“He’d always blast classical music,” Valery said, adding, “[W]henever I would scream at him, he would turn it louder purposefully.”
Valery said they fought a lot, but it always ended in laughter.
Luo graduated from Strath Haven High School in 2017 and headed to UR. His friends and sister said he went there for Eastman.
“I could tell he was really passionate about violin because every time I came to Spurrier practice rooms, I immediately thought, ‘Am I going to see Josh here?’” said senior Natalie Huynh, who fenced foil with Luo for two years.
Violin teacher Letitia Jap remembered working with Luo on his bow hold and pushing him to explore his emotions and creativity.
“The very first piece we worked on for months was Bach concerto, the E major one,” Jap said. “He chose that one […] I thought he would get sick of it after two months, but he just kept going at it.”
Besides taking lessons, plus playing in a quintet and symphony orchestra, Luo was involved in many groups and their e-boards. He was secretary of Hong Kong Students Association, vice president of Tai Chi Club, and a member of UR Fencing Club as well as Korean American Students’ Association. Luo was also an Eco-Rep his first year. He never complained when volunteering, Son recalled.
He never decided on a major, but Luo was interested in international relations, public health, environmental health, and environmental science. He often shared posts on Facebook or watched YouTube videos about the environment.
His friends described Luo as having a low voice instantly recognizable for its rumble. His speech was soft and deliberate.
He was empathetic, sweet, and reserved around his friends and teachers. But he also had his quirks.
“He always wore a lot of layers,” Kang said, laughing about a time Luo wore three hoodies. “He would just peel off layers wherever he went.”
Sometimes Luo was in his own world, according to Kang.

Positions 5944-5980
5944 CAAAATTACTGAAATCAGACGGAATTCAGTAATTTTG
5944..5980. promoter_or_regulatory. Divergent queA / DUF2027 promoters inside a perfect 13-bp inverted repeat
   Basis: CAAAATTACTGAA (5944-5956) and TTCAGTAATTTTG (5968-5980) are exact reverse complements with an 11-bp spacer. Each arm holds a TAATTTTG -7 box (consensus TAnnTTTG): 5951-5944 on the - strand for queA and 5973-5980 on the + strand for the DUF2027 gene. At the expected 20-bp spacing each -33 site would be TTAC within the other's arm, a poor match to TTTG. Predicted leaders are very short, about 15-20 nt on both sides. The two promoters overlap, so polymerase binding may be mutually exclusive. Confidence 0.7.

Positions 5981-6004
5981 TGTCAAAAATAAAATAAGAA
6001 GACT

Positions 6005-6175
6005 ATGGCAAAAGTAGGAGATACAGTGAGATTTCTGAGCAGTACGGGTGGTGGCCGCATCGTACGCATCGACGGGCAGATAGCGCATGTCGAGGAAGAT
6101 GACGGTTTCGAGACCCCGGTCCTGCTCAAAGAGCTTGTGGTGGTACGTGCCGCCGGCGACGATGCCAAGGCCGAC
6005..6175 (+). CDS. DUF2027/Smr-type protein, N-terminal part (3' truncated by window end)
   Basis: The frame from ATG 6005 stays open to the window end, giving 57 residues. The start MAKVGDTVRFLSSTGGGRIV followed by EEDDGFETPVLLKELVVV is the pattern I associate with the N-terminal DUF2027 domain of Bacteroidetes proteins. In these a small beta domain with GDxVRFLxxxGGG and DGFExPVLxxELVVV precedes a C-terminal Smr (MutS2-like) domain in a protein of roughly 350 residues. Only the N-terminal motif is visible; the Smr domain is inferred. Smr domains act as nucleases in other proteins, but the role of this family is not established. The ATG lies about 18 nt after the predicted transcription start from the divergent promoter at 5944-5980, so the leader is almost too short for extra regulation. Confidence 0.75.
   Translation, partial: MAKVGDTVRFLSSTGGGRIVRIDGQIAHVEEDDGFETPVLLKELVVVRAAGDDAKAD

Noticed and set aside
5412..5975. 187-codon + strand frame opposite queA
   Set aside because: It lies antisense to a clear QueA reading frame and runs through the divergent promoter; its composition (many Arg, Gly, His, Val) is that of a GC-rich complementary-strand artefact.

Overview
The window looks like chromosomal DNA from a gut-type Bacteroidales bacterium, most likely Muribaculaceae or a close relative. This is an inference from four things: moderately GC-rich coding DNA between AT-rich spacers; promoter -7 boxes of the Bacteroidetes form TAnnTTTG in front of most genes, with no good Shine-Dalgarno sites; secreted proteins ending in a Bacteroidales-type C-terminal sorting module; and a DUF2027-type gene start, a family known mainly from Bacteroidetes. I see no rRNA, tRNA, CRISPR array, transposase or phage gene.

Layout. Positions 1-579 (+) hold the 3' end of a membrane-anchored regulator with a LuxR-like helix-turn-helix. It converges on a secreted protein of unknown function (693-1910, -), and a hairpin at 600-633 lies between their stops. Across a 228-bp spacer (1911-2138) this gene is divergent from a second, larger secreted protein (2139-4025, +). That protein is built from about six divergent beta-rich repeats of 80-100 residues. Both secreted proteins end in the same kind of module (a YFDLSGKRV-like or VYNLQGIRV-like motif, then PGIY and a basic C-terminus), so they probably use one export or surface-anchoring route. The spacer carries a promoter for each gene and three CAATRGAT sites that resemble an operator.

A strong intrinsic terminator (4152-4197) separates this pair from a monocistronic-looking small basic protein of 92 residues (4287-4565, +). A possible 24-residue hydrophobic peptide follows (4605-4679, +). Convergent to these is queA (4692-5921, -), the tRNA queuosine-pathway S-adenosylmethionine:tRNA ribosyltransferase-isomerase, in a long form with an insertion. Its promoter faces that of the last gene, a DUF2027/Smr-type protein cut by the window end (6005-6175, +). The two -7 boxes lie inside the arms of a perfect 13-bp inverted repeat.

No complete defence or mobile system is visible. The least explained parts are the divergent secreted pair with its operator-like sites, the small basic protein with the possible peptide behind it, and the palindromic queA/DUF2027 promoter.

“Josh, which Korean are you taking next semester?” she had once asked.
He had responded, “Oh, I’m taking the Silver Line.”
Sophomore Selina Xu, vice president of HKSA, recalled how reliable he was with the club.
“I couldn’t even imagine people being that fast in responding to messages,” Xu said.
Kang did not initially notice when Luo’s replies grew scarce. After reflecting, she realized the messages Luo shared with her were “less positive” with “less words.”
The week of March 3, Kang said, Luo was having a hard time. Jap said he did not show up to his lesson, which was unusual for the punctual Luo.
Two weeks later, Son saw Luo the day before he took a leave of absence. He told her courses were challenging and that “things had been really rough.”
Son explained Luo was debating about eventually returning to UR or transferring to somewhere close to home.
“He did seem really down, but I thought it was because he had to go home, and he had to tell me about it,” Son said.
“I should’ve done more, like given him a hug,” she added.
Luo went back to Rose Valley and went missing the next day. State Police found his body less than a week later. His friends and family were left in shock.
“He never really showed us the hard side,” Kang said. “He never really let anything out.”
A funeral was held in Rose Valley on April 5 with a memorial the following day. A remembrance event was held on April 12 at the Interfaith Chapel.
Sophomore Dax Emerson, a friend who worked out and shot hoops with Luo, plans to remember him through “the little activities that we did together.”
“These are activities that might not seem memorable but are actually really remarkable,” Emerson said.
Emerson said he and Luo often went on bike rides to downtown Rochester. On one ride, they stopped at Nick Tahoe’s and ordered their first garbage plates. Spontaneously, Luo got them orange juice to wash it down.
“Now every time I go to Nick Tahoe’s and get a garbage plate, I drink orange juice,” Emerson said. “Because of him.”